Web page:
Private hire for weddings and parties
Taking your food truck to functions like weddings, parties and business conferences is a great way to supplement earnings when you’re not attending a market/festival or when business is quieter.
But how can you start building up this side of your business? Establishing good relationships with local restaurants and wedding venues that can help get the word out there and send recommendations your way is key, but there are a few things you can start doing independently too to promote this service.
Think about updating your website and social media channels to increase awareness, as well as advertising it on the side of your truck or on your restaurant menu. Once you have attended a few events, you’ll have images and testimonials to drive word-of-mouth recommendations. You may even decide to focus exclusively on functions if this side to your business really takes off!
An extension to your restaurant
If your restaurant is bustling in the evenings, but struggling to attract customers at lunchtimes, a good way to supplement your income could be to start up a food truck that serves the most popular items on your menu. Instead of your lunchtime staff standing around with no-one to serve, they could be keeping busy by running your food truck in an area where there will be plenty of customers, keen to have a tasty lunchtime treat. Or if your restaurant is always busy because your menu is so popular, you could invest in a food truck and extra staff to reach even more customers.
A great example of this is Wahaca, a large Mexican restaurant brand. They created a street food truck with a huge hatch and positioned themselves along London’s bustling Southbank to pick up passing trade. The mobile kitchen serves easy on-the-go options like tasty tacos and burritos, enticing busy tourists and workers alike who don’t have time for a sit-down meal in its nearby restaurant.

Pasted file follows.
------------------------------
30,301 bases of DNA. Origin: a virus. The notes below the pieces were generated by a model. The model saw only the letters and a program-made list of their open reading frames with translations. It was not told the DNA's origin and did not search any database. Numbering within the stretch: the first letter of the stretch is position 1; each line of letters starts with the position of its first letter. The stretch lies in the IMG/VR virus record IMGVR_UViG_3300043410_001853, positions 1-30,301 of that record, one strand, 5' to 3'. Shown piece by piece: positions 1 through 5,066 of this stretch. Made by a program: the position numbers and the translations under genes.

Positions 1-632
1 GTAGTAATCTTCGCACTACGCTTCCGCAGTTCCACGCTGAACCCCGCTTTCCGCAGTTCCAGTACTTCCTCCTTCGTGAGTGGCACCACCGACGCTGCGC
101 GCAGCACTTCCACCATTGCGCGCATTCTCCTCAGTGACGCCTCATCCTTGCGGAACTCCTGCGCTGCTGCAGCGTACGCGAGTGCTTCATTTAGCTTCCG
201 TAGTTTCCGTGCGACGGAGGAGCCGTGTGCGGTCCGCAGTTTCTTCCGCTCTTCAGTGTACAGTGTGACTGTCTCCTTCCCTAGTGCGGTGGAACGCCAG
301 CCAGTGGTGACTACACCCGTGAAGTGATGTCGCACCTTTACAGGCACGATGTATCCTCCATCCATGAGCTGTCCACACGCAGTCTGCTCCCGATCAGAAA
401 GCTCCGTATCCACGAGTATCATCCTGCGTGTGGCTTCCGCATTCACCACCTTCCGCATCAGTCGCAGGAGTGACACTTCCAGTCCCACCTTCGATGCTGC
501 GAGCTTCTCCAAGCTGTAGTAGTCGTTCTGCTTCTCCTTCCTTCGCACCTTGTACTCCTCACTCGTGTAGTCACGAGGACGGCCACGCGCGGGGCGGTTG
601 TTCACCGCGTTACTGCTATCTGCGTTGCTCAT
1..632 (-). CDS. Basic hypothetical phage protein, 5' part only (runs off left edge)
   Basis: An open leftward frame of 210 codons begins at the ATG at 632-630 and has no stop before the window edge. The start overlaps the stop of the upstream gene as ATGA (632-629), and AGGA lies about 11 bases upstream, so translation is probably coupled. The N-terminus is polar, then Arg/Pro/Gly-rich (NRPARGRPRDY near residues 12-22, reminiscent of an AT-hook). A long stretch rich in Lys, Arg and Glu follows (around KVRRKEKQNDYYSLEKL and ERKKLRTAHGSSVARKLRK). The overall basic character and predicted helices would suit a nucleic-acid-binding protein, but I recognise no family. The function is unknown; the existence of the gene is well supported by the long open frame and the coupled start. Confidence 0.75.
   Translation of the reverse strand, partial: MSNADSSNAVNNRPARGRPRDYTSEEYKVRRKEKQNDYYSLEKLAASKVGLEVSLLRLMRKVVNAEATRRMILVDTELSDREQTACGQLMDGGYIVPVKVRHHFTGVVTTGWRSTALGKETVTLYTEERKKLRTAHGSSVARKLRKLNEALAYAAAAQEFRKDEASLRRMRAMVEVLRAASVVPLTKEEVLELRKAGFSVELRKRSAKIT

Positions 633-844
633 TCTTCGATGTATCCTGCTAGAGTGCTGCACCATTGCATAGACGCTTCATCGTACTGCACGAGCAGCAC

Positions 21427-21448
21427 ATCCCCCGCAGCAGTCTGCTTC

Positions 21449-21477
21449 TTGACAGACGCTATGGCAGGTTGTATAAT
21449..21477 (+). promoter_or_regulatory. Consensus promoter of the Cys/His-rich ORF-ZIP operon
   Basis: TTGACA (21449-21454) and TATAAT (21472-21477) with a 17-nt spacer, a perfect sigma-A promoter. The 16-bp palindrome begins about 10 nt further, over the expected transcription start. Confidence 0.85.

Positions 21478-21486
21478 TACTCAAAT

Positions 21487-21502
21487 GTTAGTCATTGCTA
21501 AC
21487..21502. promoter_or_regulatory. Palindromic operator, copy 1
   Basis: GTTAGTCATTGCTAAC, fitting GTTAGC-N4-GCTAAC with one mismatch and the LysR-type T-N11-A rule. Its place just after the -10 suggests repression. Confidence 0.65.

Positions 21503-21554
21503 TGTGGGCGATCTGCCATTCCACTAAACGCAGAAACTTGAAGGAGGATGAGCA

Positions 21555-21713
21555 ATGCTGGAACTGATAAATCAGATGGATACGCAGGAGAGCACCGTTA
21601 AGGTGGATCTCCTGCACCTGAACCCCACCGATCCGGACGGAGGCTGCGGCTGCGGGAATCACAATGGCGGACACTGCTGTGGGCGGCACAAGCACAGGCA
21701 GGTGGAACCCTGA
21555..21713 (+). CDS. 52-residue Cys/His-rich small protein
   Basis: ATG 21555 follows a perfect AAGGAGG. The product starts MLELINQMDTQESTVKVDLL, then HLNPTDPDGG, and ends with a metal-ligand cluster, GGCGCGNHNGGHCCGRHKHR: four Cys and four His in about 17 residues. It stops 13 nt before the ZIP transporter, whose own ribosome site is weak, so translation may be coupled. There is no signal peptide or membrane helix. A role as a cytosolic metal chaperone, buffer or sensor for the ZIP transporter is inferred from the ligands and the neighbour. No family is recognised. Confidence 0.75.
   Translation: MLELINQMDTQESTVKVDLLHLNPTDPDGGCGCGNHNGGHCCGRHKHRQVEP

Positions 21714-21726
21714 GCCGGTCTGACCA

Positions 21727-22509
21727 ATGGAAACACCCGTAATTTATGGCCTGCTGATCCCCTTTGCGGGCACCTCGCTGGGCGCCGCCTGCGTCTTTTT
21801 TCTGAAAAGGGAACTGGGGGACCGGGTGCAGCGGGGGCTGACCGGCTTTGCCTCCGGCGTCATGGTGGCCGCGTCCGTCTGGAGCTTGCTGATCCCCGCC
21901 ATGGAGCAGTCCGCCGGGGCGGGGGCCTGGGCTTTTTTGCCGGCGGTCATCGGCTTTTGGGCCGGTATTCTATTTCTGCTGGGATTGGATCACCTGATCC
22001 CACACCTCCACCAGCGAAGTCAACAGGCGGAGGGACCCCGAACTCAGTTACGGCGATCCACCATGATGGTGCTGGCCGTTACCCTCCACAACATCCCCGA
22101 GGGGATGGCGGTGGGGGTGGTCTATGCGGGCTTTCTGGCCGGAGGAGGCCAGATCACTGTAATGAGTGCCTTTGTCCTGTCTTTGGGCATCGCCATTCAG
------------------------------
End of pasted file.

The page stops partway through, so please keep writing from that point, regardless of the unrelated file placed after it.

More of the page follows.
Another great food truck business idea for your restaurant would be to cater for functions and parties, as mentioned, serving food that is either pre-cooked in your kitchen and ready to serve, or cooked on the truck at the venue.
If your food truck is doing really well, why not think of franchising? You could also franchise food truck versions of your restaurant if your menu would work well as a street food, such as tapas, curries or noodles. Smallbusiness.co.uk and other organisations have lots of advice on franchising if this is something you would like to explore further down the line.
So now you've got ideas, what are the next steps?
We hope this blog has given you some useful food truck business ideas that you would like to explore further. Remember to check the legislation that applies to the different types of business, for example, ensuring Temporary Event Notices are in place if you are taking your food truck to a private function or acquiring a license from the local authority if you want to have a regular pitch on a street.
If you're looking for more information about starting your own street food business, take a look at our food truck resources for detail on a range of topics. A good place to start for inspiration is our article: “The Ultimate Guide To Street Food Trucks”.